Here are some photos of places mentioned above. We were just passing through, because we were on our way to one of Norway’s premier attractions.
Norway as a tourist destination was opened up at the end of the 1800s, and Briksdalsbreen was one of the first and biggest attractions. Farther south in western Norway excursions to the Folgefonna glacier drew tourists to Odda, in fact every other tourist to Norway went there in the early 1900s. Briksdalen, the inner part of the Olden Valley, continues to lure hundreds of thousands of visitors every year.
One can drive pretty far into the valley, but from the parking lot one must either walk – as we did – or be driven most of the 2.5 kilometres to the glacier’s rim. In the old days, one could go by carriage pulled by the old Norwegian horse breed Fjording. After 2003 the horses have been replaced by so-called Troll Cars, a motorized means of transport of a far less picturesque character.
The glacier is a wonderful sight. From an altitude of more than 1,200 metres this arm of Norway’s largest glacier, Jostedalsbreen, stretches approximately 800 metres down the mountainside. There have been measurements of the glacier’s expansion since the year 1900, and the results show that it has had varying lengths throughout the century – both increases and decreases. Due to the danger of calving we are cautioned against approaching the ice itself, and ropes had been set up when we arrived. Some visitors continued even further, but we chose to follow the recommendations. The view is nevertheless formidable.
Click to see images below in a larger size.
Our next destination is not less known among Norwegian and foreign tourists.
The Geirangerfjord is even particularly mentioned (along with the Nærøyfjord) in UNESCO’s description of the world heritage site “West Norwegian Fjords“. We went back the same way, via Olden, Loen and Stryn. Here we took National road 15 east to Oppstryn at the end of the lake with the same name and continued further up into the mountains.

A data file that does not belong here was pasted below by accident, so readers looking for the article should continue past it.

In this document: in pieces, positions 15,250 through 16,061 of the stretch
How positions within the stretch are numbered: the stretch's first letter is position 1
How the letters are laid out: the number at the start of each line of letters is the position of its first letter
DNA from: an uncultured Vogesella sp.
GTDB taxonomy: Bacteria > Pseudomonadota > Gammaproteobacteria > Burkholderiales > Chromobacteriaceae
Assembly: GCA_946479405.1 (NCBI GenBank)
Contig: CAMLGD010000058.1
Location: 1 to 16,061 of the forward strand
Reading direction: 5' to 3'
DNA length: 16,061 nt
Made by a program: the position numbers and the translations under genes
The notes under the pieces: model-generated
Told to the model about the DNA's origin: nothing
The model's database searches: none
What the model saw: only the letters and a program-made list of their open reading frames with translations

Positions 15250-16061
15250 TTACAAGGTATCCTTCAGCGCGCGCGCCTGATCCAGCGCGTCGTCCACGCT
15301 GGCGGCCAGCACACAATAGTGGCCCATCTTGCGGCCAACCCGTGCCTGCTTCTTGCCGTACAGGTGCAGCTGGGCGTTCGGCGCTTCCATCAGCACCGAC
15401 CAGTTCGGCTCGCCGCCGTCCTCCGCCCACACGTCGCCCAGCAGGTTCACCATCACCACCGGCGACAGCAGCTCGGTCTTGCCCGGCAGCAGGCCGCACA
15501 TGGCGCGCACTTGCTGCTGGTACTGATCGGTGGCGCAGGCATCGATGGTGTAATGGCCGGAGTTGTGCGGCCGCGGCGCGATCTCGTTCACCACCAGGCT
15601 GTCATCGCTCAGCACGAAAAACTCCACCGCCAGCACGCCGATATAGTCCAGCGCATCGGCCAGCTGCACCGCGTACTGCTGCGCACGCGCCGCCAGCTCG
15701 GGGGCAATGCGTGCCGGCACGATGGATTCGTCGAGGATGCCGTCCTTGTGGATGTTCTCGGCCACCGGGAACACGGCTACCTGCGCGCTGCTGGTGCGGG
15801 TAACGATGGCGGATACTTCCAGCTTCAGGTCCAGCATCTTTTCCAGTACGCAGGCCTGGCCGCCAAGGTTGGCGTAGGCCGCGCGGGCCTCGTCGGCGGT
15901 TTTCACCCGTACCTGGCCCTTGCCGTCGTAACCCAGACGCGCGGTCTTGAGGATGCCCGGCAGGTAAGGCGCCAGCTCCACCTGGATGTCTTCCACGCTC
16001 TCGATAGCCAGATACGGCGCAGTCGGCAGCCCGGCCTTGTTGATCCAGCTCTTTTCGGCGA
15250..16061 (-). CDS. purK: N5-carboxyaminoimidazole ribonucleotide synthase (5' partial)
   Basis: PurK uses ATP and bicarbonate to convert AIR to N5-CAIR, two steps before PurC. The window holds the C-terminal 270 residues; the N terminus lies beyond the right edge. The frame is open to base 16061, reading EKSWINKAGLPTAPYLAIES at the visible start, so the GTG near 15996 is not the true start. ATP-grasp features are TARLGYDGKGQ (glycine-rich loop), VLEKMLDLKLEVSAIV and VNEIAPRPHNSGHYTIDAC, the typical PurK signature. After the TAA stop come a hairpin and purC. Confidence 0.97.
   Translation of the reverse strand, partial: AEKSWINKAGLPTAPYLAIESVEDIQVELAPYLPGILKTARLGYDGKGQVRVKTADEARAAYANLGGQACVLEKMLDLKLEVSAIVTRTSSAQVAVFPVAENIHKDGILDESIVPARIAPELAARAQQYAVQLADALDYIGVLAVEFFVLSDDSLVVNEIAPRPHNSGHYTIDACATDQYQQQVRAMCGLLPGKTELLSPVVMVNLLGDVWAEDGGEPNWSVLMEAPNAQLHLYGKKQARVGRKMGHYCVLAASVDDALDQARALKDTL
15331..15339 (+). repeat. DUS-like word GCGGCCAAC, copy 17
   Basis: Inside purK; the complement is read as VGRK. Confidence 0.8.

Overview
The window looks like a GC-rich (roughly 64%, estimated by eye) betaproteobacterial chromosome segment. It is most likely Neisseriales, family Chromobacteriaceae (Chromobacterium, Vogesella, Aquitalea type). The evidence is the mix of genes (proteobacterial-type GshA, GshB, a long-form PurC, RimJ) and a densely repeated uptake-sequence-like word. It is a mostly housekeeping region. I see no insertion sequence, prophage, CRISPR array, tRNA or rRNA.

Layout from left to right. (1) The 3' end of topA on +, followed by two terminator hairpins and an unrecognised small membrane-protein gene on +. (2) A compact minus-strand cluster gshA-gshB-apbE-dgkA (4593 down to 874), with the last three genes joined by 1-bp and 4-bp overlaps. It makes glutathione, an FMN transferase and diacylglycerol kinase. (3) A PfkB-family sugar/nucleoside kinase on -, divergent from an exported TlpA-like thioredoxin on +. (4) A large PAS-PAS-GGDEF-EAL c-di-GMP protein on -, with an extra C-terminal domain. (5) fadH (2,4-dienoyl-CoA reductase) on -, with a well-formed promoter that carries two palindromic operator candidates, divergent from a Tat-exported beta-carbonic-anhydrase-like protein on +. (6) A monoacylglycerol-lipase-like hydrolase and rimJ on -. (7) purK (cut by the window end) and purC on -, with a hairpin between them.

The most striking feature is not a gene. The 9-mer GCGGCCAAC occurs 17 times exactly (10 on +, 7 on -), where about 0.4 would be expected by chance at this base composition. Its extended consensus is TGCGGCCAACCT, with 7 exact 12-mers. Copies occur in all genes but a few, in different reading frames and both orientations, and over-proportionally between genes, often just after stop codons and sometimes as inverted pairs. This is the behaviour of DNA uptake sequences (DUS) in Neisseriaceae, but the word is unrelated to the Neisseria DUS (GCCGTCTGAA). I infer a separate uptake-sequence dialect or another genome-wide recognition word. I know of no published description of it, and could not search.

Here we may insert the map of this comprehensive road trip in southern Norway. Note that the map is “interactive” in that you can zoom in and out, and even open it in full screen. If you zoom in on the area that is described here, you will see that the map contains an error. Google refuses to plot this part of our itinerary. We followed the road from Stryn to Grotli and then down the National road 63 to Geiranger at the end of the fjord. Google insists on drawing the route via Hornindal and Hellesylt, adding a return ferry trip on the fjord.
It must be mentioned that the road to Grotli is on the new main road through a series of tunnels. In summer the “old road” is open across the Strynefjellet mountain, passing by a summer ski resort. But anyway, we were going to fork at Grotli and would thus ascend from sea level at Stryn to about 1000 metres altitude and then down a serpentine road to sea level in Geiranger. This is a brilliant trip, in summer, with some absolutely fantastic viewpoints down towards Geiranger. The snow walls were still several metres high along the road when we got up in the mountains this summer.
The centre of the Geiranger village proved to be a little disappointment. Here we find some shops and places to stay the night, but it was not particularly exciting or picturesque in itself.
On the other hand, the fjord is a revelation, and it is not without reason that it every year is high on the priority list when cruise lines set up their sailing plans for the Norwegian coast. We got a place on the car ferry.